No one has been tougher on the Denver Broncos’ bargaining positions than the Philadelphia Eagles.

First, the Eagles escalated the quarterback market by paying $18 million this year to Sam Bradford and $17 million in 2017. That was likely a factor in Broncos quarterback Brock Osweiler bolting for the Houston Texans, who paid him $18 million a year for four seasons.

Now the Philadelphia Eagles have given defensive tackle Fletcher Cox a six-year contract extension on top of the $7.799 million he was already making this season. ESPN reported the guaranteed portion of Cox’s contract is $63 million, which would set a record among NFL defensive players.

Does this mean the Broncos will lose Von Miller, too?

Feb 9, 2016; Denver, CO, USA; Denver Broncos outside linebacker Von Miller (58) lifts the Vince Lombardi Trophy during the Super Bowl 50 championship parade celebration at Civic Center Park.
Feb 9, 2016; Denver, CO, USA; Denver Broncos outside linebacker Von Miller (58) lifts the Vince Lombardi Trophy during the Super Bowl 50 championship parade celebration at Civic Center Park.

As negotiations between the Broncos and Miller have become increasingly contentious, the market has seemingly increased the price tag on the Broncos’ star, pass-rushing linebacker.

Last year, the Miami Dolphins gave defensive tackle Ndamukong Suh a six-year, $114.375 million contract that included $60 million in full guarantee.

This offseason, the New York Giants gave defensive lineman Olivier Vernon a deal that paid out a whopping $29 million in year one and averages $17 million per. Vernon has 29.0 career sacks, counting playoffs, to Miller’s 66.5.

And now Cox, a defensive tackle with 22.0 career sacks counting playoffs, sets a defensive-player record in binding cash.

The Broncos most recently offered Miller a six-year, $114.5 million that would be a record for NFL defensive players in terms of its $19.083 million annual average, but is well shy of Suh in guaranteed dollars.

The Broncos have offered Miller $38.5 million in full guarantee over the first two years of their contract proposal, plus another $1.3 million in workout bonuses for $39.8 million. The team has also offered roughly $19 million, guaranteed against injury only for the third year of the deal.

Injury guarantee, though, does not prevent a team from cutting a player for lack of performance as it compares to the money he’s making. Hundreds of players over the years would say an “injury” guarantee is no guarantee at all.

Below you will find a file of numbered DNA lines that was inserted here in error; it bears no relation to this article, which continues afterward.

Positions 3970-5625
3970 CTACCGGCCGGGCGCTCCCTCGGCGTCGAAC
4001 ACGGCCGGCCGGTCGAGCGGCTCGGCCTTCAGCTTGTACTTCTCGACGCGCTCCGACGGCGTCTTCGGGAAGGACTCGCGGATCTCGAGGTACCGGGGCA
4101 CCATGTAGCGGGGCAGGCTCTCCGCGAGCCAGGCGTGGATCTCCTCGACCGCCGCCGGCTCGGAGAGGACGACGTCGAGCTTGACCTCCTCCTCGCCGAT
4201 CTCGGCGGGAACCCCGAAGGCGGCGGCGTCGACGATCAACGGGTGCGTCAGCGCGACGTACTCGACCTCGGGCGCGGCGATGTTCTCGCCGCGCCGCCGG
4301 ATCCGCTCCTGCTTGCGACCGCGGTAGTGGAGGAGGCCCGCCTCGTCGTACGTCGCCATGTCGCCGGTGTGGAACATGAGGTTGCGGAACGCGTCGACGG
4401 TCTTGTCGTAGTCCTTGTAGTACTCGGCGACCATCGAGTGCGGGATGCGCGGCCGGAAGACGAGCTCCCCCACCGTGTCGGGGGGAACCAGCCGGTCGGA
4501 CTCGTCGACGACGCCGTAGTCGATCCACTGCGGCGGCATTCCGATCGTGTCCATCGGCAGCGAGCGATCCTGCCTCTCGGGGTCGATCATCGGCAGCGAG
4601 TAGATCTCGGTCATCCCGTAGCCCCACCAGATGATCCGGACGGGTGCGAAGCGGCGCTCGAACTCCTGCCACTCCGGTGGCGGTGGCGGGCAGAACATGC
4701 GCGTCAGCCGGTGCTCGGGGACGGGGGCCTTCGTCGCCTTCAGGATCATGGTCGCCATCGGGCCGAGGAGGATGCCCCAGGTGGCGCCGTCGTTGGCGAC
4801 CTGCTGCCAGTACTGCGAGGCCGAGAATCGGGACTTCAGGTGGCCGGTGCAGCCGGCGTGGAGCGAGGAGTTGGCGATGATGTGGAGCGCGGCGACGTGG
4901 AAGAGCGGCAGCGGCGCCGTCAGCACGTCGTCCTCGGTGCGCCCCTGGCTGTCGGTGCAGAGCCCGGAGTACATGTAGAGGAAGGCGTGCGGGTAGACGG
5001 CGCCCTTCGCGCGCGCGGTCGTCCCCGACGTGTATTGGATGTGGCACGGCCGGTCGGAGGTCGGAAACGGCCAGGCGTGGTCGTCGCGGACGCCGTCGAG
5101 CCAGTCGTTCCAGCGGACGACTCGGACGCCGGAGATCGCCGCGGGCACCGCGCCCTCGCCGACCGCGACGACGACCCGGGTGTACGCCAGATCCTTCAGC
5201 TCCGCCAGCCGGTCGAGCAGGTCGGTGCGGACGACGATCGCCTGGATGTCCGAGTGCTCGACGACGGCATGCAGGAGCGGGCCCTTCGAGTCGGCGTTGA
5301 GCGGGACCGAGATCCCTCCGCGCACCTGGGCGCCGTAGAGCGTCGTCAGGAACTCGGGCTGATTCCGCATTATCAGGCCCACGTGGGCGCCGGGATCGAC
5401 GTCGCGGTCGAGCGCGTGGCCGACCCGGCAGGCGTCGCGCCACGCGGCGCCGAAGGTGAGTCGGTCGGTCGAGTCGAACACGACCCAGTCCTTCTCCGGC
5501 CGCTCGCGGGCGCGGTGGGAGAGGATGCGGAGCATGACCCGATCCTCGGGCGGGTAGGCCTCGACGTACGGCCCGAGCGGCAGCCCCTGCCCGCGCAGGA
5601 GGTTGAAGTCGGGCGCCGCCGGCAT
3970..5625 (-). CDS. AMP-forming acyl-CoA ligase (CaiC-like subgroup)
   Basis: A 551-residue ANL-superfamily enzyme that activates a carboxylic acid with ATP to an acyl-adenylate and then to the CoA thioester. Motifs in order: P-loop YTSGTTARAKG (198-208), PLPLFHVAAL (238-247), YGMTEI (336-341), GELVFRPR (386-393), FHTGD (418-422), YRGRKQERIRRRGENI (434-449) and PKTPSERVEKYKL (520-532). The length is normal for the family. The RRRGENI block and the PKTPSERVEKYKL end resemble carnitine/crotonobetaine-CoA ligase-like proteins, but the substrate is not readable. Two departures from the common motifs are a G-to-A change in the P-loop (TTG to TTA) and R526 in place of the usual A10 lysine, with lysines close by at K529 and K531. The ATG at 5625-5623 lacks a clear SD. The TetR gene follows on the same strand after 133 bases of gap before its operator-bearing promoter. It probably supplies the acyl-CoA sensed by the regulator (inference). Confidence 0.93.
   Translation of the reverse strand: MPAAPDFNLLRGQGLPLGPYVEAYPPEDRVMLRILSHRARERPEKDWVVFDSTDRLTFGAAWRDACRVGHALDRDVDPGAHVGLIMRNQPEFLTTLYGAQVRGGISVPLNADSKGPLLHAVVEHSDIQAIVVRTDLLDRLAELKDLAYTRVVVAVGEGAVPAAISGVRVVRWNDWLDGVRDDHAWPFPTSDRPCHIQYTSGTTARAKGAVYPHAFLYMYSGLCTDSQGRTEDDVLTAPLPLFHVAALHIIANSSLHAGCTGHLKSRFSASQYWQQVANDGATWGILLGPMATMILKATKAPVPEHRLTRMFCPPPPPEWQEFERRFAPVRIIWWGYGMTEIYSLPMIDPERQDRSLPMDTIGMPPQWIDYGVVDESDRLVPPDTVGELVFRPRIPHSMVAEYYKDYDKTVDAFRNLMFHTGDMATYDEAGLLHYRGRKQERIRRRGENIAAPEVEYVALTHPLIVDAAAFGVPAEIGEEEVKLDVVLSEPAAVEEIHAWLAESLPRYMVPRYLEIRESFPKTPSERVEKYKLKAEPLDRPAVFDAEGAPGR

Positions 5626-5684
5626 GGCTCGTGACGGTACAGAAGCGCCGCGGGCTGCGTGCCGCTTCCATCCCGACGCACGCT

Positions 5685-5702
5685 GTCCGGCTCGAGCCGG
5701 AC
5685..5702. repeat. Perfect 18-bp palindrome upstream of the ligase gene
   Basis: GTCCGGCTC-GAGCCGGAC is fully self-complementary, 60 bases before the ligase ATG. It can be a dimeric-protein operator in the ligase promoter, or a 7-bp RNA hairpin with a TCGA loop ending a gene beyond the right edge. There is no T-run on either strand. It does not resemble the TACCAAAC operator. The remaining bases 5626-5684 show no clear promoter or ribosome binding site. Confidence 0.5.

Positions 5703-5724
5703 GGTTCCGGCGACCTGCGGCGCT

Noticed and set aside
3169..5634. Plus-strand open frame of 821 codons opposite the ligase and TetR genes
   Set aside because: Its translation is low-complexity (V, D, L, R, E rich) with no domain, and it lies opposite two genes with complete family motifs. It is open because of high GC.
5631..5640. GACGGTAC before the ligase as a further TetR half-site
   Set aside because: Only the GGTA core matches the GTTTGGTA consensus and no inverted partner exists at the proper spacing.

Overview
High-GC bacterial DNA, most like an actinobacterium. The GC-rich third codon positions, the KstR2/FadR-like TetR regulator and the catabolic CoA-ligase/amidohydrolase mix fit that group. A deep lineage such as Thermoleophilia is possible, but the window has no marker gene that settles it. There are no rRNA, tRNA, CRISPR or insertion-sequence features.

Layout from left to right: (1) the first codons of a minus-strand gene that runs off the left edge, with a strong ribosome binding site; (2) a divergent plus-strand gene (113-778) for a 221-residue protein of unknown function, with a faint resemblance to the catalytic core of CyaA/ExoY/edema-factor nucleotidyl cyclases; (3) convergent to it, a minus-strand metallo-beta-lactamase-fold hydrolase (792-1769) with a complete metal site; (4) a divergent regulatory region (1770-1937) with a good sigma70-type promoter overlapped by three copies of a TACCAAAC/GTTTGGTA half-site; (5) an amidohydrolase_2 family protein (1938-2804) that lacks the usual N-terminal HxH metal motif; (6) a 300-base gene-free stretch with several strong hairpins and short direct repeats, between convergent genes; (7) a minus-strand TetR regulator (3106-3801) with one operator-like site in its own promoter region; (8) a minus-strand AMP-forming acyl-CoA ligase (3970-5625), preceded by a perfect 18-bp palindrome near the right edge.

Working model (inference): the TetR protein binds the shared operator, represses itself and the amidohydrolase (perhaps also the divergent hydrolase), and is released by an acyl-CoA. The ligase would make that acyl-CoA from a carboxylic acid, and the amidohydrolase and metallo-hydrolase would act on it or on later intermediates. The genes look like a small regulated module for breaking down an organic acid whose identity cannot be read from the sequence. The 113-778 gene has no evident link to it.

Even with Cox’s $63 million guarantee coming in over four years -- $55.2 million over three years in “new” money, while Suh’s $60 million is over three seasons and the Broncos’ offer of $58 million to $59 million in guarantees to Miller is over three years – it can’t be argued the Eagles just guaranteed more dollars to Cox than the Broncos are offering to Miller.

For Cox, another key to his guarantee would be an early trigger mechanism that converts a third-year, injury-only guarantee to a full guarantee after the first season of his extension.

When a player has two years of full guarantee, he is virtually assured of not getting cut after his first season. Thus the early-trigger language after season one virtually assures the third season will be fully guaranteed.

Cox is represented by Todd France, who got the early trigger for a third-year conversion from injury to full guarantee on the contract of Buffalo defensive tackle Marcel Dareus and it’s believed the agent got the same early trigger in Cox’s deal.

The early trigger in converting an injury guarantee to a full guarantee is unusual, but not unprecedented. Several players had it in their contracts, including Suh, Dareus and quarterbacks Jay Cutler, Matt Ryan and Aaron Rodgers, among others.

It’s believed that Miller’s agent Joby Branion, who just negotiated a four-year contract extension for San Diego Chargers’ receiver Keenan Allen, is also asking for the early trigger on Miller’s third-year guarantee. So far, the Broncos aren’t willing to convert the third-year, injury-only guarantee to a full guarantee until year three.

Negotiations between the Broncos and Miller, who was shackled with the “exclusive” franchise tag by the team on March 1, appeared to break off last Tuesday. Although franchise-tagged players have until July 15 to reach a deal on a long-term contract, the Broncos issued the 10 p.m. Tuesday deadline because general manager John Elway wanted Miller to attend the team’s minicamp last week.

The Broncos had gone through similar offseason holdouts of franchise-tagged players Ryan Clady and Demaryius Thomas. When agreements were reached, each player followed with disappointing seasons. And besides Miller, the Broncos are also negotiating contract extensions with linebacker Brandon Marshall and receiver Emmanuel Sanders. A deal with Marshall has a league-mandated deadline of 2 p.m. Wednesday because he is a restricted free agent.

The Broncos' self-imposed deadline with Miller came with a threat they would withdraw their offer and not make any more multiyear proposals.

That deadline has come and gone, but it’s possible the Broncos may have softened on their ultimatum. Elway did pull Miller aside for a private conversation Sunday night during the team’s Super Bowl ring party.

Cox’ new deal did the Broncos no favors. If the Broncos are to reach an agreement with Miller they may have to, one, increase their guarantee beyond $63 million; and two, move up that third-year full guarantee trigger from year three to after year one of Miller’s contract.

If no multiyear agreement is reached by the league-mandated deadline of July 15, Miller would have to either play the 2016 season on the $14.129 million franchise tag – or refuse to play on the tag.